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rolling a clay slabThere are different techniques in clay modelling. One of the techniques involves building forms using coils of clay. This technique is well-suited for creating free-flowing, curved shapes. However, it's less suitable if you want to incorporate sharp angles into your sculpture. Another technique involves building with clay slabs. This method is ideal for creating geometric shapes. A third technique, which I won't discuss here, involves building with small pieces of clay.

Finally, you can also create your sculpture by cutting or scraping parts from a large lump of clay. This technique won't be discussed here. Of course, you can always combine different techniques, which is often the case in practice. Here, I'll start by rolling out a clay slab to create the base of my sculpture.

small pieces of clay between the sticksTo make a clay slab, you'll need 2 equally thick strips of wood. The length of the strips depends on how large you want the slab to be, but usually around 40 cm is enough. You'll also need a roller, which could be a rolling pin, a piece of broom handle, or thick round wood. A length of about 30 cm is usually sufficient for this purpose.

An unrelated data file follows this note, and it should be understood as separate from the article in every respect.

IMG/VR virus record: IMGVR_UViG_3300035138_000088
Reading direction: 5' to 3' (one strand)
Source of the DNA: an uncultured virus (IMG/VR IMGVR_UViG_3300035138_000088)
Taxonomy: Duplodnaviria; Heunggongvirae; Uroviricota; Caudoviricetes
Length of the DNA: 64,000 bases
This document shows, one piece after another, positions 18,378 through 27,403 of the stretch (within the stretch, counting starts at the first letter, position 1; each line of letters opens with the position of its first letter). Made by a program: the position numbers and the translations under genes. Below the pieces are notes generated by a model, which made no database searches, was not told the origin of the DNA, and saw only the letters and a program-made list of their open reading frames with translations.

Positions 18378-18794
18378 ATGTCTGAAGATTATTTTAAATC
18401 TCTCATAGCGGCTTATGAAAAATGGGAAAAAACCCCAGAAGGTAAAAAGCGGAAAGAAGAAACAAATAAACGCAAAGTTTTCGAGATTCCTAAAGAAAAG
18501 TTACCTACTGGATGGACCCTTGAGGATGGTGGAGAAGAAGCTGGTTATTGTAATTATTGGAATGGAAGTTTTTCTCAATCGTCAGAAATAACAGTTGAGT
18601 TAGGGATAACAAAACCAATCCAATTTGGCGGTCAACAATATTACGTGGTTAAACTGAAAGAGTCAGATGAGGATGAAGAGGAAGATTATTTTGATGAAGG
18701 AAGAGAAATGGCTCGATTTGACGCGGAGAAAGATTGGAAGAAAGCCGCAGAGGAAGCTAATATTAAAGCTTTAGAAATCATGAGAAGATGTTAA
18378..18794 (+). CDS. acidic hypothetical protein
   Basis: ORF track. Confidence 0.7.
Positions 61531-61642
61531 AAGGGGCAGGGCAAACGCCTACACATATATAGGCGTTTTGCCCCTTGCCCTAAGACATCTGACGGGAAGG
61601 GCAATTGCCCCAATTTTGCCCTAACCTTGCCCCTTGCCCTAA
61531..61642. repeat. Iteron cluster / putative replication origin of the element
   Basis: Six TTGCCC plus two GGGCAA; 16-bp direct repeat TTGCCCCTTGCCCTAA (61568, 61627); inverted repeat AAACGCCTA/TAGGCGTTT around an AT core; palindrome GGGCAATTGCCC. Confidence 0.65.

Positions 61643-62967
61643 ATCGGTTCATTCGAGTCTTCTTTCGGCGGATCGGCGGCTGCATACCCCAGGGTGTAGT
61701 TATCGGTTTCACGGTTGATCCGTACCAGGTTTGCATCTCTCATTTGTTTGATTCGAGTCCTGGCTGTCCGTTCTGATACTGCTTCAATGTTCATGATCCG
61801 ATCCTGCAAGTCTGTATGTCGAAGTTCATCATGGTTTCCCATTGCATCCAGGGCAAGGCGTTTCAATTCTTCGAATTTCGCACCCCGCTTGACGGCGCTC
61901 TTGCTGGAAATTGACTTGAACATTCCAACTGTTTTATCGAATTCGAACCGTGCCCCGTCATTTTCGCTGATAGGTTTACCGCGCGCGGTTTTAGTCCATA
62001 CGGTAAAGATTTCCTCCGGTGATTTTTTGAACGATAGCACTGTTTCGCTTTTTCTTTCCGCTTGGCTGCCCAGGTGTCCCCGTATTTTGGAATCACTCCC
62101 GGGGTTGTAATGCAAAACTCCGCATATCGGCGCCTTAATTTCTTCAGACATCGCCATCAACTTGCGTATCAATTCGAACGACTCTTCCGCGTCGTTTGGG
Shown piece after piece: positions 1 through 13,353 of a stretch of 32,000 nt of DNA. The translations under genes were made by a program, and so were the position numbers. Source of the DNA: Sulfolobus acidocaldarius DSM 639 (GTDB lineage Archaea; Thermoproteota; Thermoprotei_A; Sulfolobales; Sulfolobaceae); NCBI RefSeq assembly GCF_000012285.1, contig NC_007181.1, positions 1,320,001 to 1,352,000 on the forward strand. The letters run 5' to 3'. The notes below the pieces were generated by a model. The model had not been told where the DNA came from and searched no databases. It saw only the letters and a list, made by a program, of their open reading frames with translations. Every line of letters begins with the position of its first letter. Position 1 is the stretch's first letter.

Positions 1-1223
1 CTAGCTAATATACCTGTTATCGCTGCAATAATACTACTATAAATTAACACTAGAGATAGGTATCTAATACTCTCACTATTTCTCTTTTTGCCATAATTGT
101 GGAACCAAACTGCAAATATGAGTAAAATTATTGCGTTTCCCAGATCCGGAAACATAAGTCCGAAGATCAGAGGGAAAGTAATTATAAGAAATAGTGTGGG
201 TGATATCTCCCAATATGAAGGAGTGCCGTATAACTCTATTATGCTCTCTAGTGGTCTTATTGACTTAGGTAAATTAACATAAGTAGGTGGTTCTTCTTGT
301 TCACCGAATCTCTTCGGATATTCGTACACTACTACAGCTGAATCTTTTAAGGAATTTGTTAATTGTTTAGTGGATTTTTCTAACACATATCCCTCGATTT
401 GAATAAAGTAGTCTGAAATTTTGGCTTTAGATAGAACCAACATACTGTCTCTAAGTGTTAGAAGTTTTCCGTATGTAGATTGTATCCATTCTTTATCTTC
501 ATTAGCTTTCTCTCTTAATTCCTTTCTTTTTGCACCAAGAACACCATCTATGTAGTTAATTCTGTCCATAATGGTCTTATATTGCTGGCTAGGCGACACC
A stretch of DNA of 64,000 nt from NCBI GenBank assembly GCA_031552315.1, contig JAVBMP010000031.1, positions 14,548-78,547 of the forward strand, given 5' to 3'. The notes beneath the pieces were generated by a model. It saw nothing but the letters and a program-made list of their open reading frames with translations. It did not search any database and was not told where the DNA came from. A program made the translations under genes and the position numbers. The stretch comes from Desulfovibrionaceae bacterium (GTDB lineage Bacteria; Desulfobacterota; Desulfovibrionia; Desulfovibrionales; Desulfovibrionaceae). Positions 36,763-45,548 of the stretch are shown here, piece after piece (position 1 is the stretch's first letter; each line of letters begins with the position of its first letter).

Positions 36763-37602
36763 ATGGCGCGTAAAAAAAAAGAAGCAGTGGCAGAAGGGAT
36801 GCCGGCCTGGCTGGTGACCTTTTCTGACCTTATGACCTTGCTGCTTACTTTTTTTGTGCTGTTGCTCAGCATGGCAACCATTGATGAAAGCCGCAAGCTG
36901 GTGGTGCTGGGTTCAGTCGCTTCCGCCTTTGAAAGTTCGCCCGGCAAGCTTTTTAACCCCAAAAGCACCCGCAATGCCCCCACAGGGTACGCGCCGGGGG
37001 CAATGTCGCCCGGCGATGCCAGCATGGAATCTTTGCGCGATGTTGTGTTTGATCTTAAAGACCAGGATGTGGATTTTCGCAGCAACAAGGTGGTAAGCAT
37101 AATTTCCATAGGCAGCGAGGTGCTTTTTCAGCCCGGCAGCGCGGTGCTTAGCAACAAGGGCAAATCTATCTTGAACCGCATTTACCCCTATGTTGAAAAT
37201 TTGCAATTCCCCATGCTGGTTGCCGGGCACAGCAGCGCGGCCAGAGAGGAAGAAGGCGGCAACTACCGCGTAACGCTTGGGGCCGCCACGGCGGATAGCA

Start by placing the strips of wood apart from each other. Place them as far apart as necessary for the size you want to make. Here, I've placed them about 20 cm apart. Fill the space between the strips with small pieces of clay and press them firmly. Make sure the clay is slightly above the level of the strips..

a covered clay loafClay dries out very quickly and becomes less pleasant to work with. Therefore, cover the clay you're not using with a damp cloth. I personally use those inexpensive yellow plastic cloths for this purpose. They have a good size, and when they get very dirty, you can wash them or replace them easily.

a covered projectYou can also cover your workpiece with such a cloth if you need to take a break in between. This ensures that your clay remains soft and easy to work with. Just make sure the cloth is not too wet. Damp is enough.

rolling the clay flat with a rolling pinOnce the slab is large enough, flatten the pieces with the rolling pin or round stick. Make sure the rolling pin rolls over the laths at the sides, ensuring that your slab is evenly thick everywhere. Don't roll too hard yet; it's best if the slab remains slightly thicker than the laths.

turning the slabCarefully lift the slab from the surface and flip it over. You'll notice that the underside still has some hollows. Use the rolling pin to flatten this side as well, ensuring there are no air pockets trapped in the clay.

cutting shapesThe clay slab is finished, and I need three round shapes as the bottom plates for my project. I cut the round shapes using a knife along a template. I'm using a glass as a template here, but you can also use a drum or a vase. You can cut out other shapes from the clay slabs in the same way.